While top U.S. business schools continue to dominate many rankings, programs at global universities hold their own when it comes to prestige and quality. Of the top MBA programs in the world, there are typically high-ranking programs outside of the U.S., including the University of Navarra’s IESE Business School in Spain, the Hautes Etudes Commerciales (HEC) Paris and the University of Queensland Business School in Australia.

But what sets apart an international MBA? Student body diversity is one.

European business schools, for example, boast a roughly 80 percent non-national ratio, compared to 30 percent at their U.S. counterparts. Whether these programs include class trips to work in emerging economies or offer a cohort with students from numerous different countries, they compete on equal footing with the best North American schools.

Another attractive characteristic for U.S. students is that many of the highly ranked business programs in Europe are just one year. Though the shorter MBA program means a more grueling schedule, many feel it’s worth the trade-off because it translates into just one year of foregone salary and the possibility of students getting their educational investment back in less than three years.

You’ll always have the highest exposure to jobs in your geographic area, so keep that top of mind as you think about your career goals and fields of interest. If you already know that you want to work in Asia, Europe, the Middle East or Latin America, you’d be better off choosing a local school where you can network directly with employers.

Many international MBA programs are offered in English, though fluency in the local language greatly enhances your candidacy when applying. English-language MBA programs at IESE Business School and HEC Paris, for example, offer students a chance to strengthen their Spanish or French while learning how commerce works in the host countries.

In general, though, overseas MBA programs prefer applicants who can point to previous professional or study abroad experience, since this demonstrates that you already know how to work with different cultures and are more likely to enrich the experience of others in the cohort.

INSEAD Business School in France opened a second campus in Singapore in 2000, clearly a shift to specifically target Asia and the Pacific Rim. Asian universities in turn have stepped up their game when it comes to competing for students.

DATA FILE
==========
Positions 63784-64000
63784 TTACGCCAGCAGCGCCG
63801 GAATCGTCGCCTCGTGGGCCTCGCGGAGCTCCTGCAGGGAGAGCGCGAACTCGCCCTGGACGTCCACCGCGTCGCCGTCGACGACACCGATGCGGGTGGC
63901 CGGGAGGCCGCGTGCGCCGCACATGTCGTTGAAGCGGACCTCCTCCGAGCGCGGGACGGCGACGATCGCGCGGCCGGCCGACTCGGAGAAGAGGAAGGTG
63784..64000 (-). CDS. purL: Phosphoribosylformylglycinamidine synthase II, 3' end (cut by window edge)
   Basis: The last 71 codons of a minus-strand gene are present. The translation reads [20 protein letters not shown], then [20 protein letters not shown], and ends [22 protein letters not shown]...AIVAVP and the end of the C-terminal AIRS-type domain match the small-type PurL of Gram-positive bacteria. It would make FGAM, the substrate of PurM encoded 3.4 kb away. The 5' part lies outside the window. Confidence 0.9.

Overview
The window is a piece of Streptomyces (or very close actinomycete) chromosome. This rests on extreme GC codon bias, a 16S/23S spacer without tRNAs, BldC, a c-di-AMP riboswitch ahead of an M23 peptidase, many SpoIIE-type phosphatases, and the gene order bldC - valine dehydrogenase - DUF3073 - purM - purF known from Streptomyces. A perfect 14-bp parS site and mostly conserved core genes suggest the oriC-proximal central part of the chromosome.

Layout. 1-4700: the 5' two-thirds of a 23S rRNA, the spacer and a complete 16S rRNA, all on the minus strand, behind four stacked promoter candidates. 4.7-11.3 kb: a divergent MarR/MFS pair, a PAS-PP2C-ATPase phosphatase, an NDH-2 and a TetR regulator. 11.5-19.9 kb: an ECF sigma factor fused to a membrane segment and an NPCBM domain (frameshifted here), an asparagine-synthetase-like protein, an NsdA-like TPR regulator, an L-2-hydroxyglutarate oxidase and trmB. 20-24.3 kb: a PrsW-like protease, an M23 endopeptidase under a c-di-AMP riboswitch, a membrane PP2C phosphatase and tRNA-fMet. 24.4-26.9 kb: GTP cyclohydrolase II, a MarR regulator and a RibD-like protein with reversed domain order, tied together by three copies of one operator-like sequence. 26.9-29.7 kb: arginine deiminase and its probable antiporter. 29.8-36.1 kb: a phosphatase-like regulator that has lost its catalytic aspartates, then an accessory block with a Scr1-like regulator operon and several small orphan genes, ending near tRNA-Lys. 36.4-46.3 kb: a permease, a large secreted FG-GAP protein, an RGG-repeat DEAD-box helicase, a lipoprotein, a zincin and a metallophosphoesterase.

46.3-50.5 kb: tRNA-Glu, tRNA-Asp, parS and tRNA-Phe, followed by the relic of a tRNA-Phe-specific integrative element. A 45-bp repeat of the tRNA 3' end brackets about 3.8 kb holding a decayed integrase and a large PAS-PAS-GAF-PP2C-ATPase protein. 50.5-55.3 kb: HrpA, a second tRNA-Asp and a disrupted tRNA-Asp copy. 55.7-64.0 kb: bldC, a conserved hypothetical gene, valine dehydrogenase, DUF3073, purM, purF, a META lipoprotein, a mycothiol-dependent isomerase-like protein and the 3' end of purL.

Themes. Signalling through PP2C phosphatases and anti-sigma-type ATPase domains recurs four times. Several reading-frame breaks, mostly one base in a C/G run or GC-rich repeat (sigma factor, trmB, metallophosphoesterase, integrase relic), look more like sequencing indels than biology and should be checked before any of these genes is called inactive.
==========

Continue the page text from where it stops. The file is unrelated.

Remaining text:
Hong Kong University of Science and Technology, one of the region’s highly recognized graduate schools of business, has joined forces with China Europe International Business School in Shanghai and Nanyang Technological University in Singapore to raise their visibility in North America and Europe and interest more Western candidates to Asia to earn MBA degrees. Lower program costs and Asia’s ever-increasing economic relevance, plus the use of English as the language of instruction, makes this trio particularly appealing to students in the West.

Latin America, meanwhile, is a relatively young MBA market that offers substantial growth opportunities and an affordable management education compared to its North American counterparts. According to the most recent QS Top MBA Report on the global job market, hiring is particularly insular in Latin America, and the percentage of employers who look for talent within their own region is second only to the U.S. and Canada.

The region’s rapidly growing economy – notably in Mexico, Brazil and Peru – means increased opportunities for business and trade, and MBAs who are comfortable with the local language as well as with the region’s social and cultural norms will thrive.

Some of the schools recognized throughout the world are the EGADE Business School and IPADE Business School in Mexico, the CENTRUM Católica Business School in Peru and FGV’s São Paulo School of Business Administration in Brazil.

Whether your goal is to establish yourself ahead of U.S. candidates for international jobs or simply to have a degree that carries the cachet of regional knowledge, choosing to pursue an MBA overseas give you the opportunity for a truly transformational experience, leading to a greater understanding of yourself and how business operates around the world.

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Ask the AdCom: What are the Most Popular Student Clubs? [#permalink]
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FROM Stacy Blackman Consulting Blog: Ask the AdCom: What are the Most Popular Student Clubs?